connolly-music-so-logo.png
Connolly-Music-String-Ovation-Logo.png

Performance & Technique

Topic: Performance & Technique
string performer shooting her own video while keeping social media dos and don'ts in mind to build a positive online presence

Dos And Don’ts For String Performers On Social Media

Posted by StringOvation Team on Jan 25, 2019

In many ways, becoming a professional string performer means your public life is no longer your own. Everything you do and say, wear or don’t wear, record or publish becomes fodder for fans and critics to analyze, discuss, gossip about and blow out of proportion – without much you can do to stop it. This is why the integrity of your social media presence is so important. 

Social media accounts and your online presence are key to packaging your persona, so you want to make sure everything you say, type, and post via these platforms reflect the image you’ve worked so hard to cultivate.

DO – Create separate social media accounts for your public persona

In the beginning, you used your original Facebook, Instagram, Snapchat, and Twitter accounts to promote your recitals, performances, and recordings. Now that you’re intentionally promoting your public performer’s persona – it’s time to create social media accounts that remain completely separate from the personal accounts/names/tags you use with family and intimate friends.

Not only will this help you to keep those two areas from bleeding together, but creating separate, persona-oriented accounts, protects you from any unconscious gaffes you might make personally that would harm your professional image.

DON’T get too loose with private social media accounts either

That being said, you should maintain a very similar social decorum on your personal social media accounts as well since your family and friends could unintentionally share or flag something you’d rather keep away from your fans and critics.

DO use professional photos

All of your social media profile pictures should be professional quality, publicity worthy images now. The difference between smartphone pictures and professional pictures is notable. Like you, photographers are artists who use a camera as a tool. The real magic happens because of their vision, technique, finesse and artistry. To use a selfie or a good picture a friend or relative took cheapens the overall look and feel of your brand (unless that’s part of your persona brand).

DON’T violate copyright laws

Of course, you’ll want – and need – to post videos and recordings of yourself to share with fans and to entice prospective audience members. However, make sure you are 100% respectful of copyright laws. Violating them can not only cost you a ton of money, it can have a negative impact on your reputation.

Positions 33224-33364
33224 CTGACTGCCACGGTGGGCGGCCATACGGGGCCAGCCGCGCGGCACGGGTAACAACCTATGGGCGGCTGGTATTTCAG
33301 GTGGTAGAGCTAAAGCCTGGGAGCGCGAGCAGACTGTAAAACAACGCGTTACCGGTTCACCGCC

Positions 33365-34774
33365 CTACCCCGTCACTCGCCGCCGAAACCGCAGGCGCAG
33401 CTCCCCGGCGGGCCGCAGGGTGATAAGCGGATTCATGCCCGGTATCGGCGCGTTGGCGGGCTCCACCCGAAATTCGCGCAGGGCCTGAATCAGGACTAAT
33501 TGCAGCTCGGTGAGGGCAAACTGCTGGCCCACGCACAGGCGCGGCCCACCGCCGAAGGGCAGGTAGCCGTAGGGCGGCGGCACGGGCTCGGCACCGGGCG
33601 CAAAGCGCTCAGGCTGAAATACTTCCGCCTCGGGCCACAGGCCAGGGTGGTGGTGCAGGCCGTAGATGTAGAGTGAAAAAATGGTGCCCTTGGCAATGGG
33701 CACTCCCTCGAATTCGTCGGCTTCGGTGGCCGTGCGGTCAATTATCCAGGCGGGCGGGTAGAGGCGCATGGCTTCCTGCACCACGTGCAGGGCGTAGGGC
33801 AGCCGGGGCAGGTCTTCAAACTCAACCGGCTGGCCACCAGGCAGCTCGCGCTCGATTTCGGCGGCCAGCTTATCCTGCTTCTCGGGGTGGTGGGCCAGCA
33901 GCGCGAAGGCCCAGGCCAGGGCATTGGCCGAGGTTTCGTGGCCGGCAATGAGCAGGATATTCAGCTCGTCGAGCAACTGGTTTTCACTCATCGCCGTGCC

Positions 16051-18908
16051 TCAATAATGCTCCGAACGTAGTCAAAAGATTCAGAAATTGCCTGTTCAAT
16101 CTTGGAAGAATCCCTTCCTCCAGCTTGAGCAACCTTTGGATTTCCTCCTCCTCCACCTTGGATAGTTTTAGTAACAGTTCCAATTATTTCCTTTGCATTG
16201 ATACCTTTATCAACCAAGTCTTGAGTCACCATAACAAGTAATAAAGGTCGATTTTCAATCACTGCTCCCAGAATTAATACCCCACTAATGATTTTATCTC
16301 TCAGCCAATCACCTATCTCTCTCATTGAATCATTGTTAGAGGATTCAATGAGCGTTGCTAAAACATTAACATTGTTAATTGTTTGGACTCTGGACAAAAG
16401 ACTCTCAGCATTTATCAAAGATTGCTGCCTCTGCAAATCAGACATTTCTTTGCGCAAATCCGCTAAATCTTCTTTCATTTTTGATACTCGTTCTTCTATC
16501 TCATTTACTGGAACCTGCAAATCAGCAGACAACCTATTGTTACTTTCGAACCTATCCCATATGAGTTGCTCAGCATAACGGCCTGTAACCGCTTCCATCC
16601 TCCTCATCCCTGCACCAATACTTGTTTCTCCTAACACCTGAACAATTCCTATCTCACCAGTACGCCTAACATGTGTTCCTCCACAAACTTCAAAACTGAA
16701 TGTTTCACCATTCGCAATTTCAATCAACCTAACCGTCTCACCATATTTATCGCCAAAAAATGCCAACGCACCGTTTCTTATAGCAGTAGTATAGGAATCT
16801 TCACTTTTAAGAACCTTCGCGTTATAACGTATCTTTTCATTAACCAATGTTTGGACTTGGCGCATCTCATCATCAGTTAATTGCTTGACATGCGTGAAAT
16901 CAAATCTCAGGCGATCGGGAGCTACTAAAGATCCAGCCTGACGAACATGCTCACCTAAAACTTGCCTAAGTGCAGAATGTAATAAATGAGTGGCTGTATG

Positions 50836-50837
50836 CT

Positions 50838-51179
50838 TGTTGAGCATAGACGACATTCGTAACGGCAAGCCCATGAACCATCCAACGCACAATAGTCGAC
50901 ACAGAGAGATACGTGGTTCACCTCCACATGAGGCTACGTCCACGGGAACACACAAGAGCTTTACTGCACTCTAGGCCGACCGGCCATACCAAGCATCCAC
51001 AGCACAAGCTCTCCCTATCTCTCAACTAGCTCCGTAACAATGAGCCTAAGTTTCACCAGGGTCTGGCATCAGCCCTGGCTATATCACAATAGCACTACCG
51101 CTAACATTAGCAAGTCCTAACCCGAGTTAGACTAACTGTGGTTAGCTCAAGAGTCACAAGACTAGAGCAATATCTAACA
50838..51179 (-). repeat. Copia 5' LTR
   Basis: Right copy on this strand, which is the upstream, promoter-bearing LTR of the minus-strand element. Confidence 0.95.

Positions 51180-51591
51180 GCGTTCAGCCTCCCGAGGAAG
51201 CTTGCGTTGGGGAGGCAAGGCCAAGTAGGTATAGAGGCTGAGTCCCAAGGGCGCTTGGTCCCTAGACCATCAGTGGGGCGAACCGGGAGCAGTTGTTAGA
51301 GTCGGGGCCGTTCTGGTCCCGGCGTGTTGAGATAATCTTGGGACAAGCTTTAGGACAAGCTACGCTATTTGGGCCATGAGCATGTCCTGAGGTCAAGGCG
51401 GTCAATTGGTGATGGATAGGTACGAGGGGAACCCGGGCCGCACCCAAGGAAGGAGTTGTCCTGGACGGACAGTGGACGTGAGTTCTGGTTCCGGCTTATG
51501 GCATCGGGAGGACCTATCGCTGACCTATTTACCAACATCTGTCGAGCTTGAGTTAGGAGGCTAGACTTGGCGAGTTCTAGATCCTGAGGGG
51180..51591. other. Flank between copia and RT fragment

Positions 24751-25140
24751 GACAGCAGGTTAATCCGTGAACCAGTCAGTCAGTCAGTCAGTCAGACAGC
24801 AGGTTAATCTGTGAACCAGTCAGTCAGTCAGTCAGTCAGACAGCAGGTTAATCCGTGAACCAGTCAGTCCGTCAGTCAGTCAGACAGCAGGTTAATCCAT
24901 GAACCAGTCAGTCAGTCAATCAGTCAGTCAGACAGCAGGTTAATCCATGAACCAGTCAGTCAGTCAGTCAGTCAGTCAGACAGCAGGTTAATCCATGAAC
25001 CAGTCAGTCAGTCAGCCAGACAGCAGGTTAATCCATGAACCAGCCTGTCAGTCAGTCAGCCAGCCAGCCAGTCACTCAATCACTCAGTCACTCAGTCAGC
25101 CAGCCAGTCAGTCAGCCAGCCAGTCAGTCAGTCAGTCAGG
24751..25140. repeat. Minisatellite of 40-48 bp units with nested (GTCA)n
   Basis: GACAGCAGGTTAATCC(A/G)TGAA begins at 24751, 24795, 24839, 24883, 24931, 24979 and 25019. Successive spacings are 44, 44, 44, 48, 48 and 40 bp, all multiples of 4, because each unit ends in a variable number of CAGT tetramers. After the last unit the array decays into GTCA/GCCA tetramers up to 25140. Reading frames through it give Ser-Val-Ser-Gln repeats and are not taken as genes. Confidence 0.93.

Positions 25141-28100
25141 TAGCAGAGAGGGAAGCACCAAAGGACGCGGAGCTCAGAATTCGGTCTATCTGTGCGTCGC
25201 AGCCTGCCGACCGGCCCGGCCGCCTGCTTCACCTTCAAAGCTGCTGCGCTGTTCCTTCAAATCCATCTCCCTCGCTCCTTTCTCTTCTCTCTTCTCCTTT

DO keep language G-Rated, a-political and stick to “the facts”

A Guardian subtitle about the link between social media accounts and the effects they have on individual careers states, “Don’t swear, steer clear of anything too political…” There are incredible stories online of careers that were ruined or jobs that were removed from the table as the result of amoral, crude and offensive Tweets/posts. Read Ranker.com’s post about 40 Careers ruined by social media to see how social media posts by normal and famous individuals alike changed their professional lives for the worse.

Everything you post becomes published, searchable and a statement about who you are, so take The Guardian’s advice; don’t swear, keep politics out of it (unless that was part of your persona from the get-go), put your best foot forward and let your personality shine.

DON’T post any pictures with illegal, nefarious or questionable actions

Images are powerful. They stick in followers’ memory banks for far longer, and with a bigger impact, than most words ever will. Never, ever post pictures that show you in a compromising light.

Take that advice a step further and don’t post pictures that show you in groups where others are participating in questionable behaviors or demonstrating lack-of-judgment either – you’ll inevitably be associated with those actions whether participating or not.

DO learn to become a DIY marking agent

Until you can pay a PR and marketing firm to handle social media for you, you’re going to need to become a DIY marketing agent. The more you learn about how to use social media to your advantage, the more powerfully it will work for you – and the less you’ll have to worry about snafus that send ratings to the dumps.

Read ClassicFM’s 6 Things Musicians Should be Doing on Social Media, and consider taking an online course, like Berklee.edu’s Music Marketing 101 course.

DON’T be shy when it comes to promoting yourself

Your professional social media accounts are some of the most powerful promotional tools you have. Don’t be shy when it comes to promoting your brand image, upcoming performances, recordings, positive reviews (or even negative critiques to demonstrate your humility), thoughts about recent performances you played or attended, music recommendations, your favorite pieces to play, etc.

When used smartly, social media is one of the best tools for rising string performers. Continue to share, share, and share some more, so your online presence creates the positive, high-level buzz required to propel your professional career to the top.

Sponsored by Thomastik-Infeld.

Violins on the wall